London – Support for the UK remaining a member of the European Union (EU) has risen among chief financial officers (CFOs) of the UK’s largest companies, according to research conducted by Deloitte, the accountancy firm.
In all, 120 CFOs of FTSE 350 and other large private companies participated in the first quarter 2016 CFO survey.
Repeating a question asked in the second quarter and fourth quarter 2015 Surveys, Deloitte asked CFOs whether they believed it was in the interests of UK businesses for the UK to remain a member of the EU.
The survey found 75 percent favoured the UK remaining in the EU, up from 62 percent in the fourth quarter of 2015 and 74 percent in the second quarter.
Intriguingly, 17 percent were uncertain of their position or preferred not to say, up from 4 percent in the fourth quarter of 2015.
CFOs were also asked how they believe EU membership had benefited the UK economy and UK businesses.
The survey found that 89 percent said membership helped UK export performance and 86 percent said it attracted foreign direct investment. All these results were broadly unchanged since this question was asked in the second quarter 2015 survey.
David Sproul, senior partner and chief executive of Deloitte, said: “These results show a high level of support among chief financial officers for the UK remaining a member of the European Union.
“CFOs see significant benefits in UK membership, particularly in terms of helping UK exports, attracting investment and strengthening the UK’s influence and connections with the wider world.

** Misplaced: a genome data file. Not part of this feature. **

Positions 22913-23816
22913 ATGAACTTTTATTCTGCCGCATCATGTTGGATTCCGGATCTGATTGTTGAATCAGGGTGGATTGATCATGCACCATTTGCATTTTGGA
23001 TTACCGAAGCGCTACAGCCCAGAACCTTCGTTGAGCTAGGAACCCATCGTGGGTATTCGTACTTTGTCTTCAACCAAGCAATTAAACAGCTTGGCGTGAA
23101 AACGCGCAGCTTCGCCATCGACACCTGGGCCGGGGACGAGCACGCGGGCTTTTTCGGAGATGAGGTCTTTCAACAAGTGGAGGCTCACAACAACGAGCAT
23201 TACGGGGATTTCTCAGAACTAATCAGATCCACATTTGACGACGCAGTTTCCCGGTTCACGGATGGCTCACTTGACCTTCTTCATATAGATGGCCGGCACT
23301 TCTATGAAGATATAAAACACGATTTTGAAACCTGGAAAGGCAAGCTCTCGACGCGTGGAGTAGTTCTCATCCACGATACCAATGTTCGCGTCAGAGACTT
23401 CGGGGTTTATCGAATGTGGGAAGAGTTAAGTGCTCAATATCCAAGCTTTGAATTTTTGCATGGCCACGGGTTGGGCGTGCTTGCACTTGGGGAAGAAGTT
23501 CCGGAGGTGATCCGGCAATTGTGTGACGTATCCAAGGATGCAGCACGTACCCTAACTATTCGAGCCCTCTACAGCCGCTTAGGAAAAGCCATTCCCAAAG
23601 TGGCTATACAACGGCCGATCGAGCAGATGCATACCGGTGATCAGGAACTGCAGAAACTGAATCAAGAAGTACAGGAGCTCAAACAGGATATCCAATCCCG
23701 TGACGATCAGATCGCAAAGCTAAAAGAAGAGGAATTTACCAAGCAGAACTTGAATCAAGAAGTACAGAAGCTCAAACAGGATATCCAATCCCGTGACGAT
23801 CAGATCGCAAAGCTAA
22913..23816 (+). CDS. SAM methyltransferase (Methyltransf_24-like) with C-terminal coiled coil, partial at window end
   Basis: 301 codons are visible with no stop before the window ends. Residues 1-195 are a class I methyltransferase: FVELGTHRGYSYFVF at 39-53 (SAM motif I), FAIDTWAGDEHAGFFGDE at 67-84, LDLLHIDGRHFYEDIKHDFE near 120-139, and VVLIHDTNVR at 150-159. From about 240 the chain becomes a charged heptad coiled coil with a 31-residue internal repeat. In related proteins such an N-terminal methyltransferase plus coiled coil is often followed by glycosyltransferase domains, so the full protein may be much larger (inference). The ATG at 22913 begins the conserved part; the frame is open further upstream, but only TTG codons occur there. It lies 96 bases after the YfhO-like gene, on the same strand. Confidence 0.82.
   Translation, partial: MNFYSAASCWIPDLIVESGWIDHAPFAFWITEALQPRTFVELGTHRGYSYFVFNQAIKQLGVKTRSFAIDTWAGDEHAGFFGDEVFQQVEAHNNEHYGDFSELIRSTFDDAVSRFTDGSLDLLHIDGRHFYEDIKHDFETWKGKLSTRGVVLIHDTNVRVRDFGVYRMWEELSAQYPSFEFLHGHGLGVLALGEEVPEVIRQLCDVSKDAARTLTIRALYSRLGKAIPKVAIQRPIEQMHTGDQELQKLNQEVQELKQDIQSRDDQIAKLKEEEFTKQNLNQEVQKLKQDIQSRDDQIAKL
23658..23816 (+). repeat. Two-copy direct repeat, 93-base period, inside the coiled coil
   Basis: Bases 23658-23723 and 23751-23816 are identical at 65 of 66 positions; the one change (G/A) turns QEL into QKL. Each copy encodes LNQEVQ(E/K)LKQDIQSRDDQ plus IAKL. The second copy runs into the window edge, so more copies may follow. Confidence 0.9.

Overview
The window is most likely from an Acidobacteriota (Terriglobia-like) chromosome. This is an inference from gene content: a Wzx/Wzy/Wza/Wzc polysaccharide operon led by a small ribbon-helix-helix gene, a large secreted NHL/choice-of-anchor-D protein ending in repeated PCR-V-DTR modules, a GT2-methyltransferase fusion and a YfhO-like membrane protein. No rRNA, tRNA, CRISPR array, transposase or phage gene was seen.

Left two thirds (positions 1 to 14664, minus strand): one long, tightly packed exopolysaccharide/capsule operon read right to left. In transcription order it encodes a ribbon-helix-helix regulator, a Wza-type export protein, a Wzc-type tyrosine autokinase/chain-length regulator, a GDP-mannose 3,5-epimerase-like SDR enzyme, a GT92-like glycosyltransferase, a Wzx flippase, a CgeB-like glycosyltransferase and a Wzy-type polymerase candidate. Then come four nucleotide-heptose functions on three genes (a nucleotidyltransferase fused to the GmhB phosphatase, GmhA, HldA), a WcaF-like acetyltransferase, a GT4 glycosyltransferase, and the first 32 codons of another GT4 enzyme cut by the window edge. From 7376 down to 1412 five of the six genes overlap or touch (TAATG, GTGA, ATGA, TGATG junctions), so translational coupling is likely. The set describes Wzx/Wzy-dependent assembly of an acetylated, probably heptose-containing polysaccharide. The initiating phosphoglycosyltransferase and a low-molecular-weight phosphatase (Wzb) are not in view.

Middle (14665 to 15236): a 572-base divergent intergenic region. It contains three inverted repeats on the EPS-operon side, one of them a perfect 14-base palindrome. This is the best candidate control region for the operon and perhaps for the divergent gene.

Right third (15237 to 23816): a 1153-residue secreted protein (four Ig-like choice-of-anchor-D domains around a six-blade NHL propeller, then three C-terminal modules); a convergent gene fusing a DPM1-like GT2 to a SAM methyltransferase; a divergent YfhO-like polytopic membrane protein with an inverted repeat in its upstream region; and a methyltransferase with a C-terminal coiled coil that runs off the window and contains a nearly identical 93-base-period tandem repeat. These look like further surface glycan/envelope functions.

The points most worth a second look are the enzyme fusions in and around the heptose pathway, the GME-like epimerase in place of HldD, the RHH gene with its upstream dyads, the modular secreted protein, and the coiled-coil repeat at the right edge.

“However, we are already seeing the unsettling effect of the referendum on business sentiment. Our survey shows declining risk appetite among CFOs, with the referendum rated as the top risk their business faces, and we have seen a marked slowdown in M&A activity as businesses put plans on hold for now.”
The study found that 78 percent of CFOs said the UK benefits from the free movement of people, down from 87 percent in the second quarter of 2015.
In addition, 26 percent of CFOs said their company has made, or is in the process of making contingency plans for a possible British exit of the EU. However, 53 percent have made no such plans.
Ian Stewart, chief economist at Deloitte, said: “A fog of uncertainty has descended on the corporate sector. Perceptions of financial and economic uncertainty are back to levels last seen in early 2013 as the euro crisis abated.
“Now the dominant concern is the EU referendum, which tops the corporate worry list, eclipsing longstanding concerns about emerging markets and growth in the euro area.
“Rising uncertainty has eroded corporate risk appetite. Corporates are pulling in their horns, with expectations for hiring and capital spending at three-year lows.”
The 2016 first quarter survey took place between 8-21 March. The combined market value of the 84 UK-listed companies surveyed is £360bn, or approximately 17 percent of the UK quoted equity market.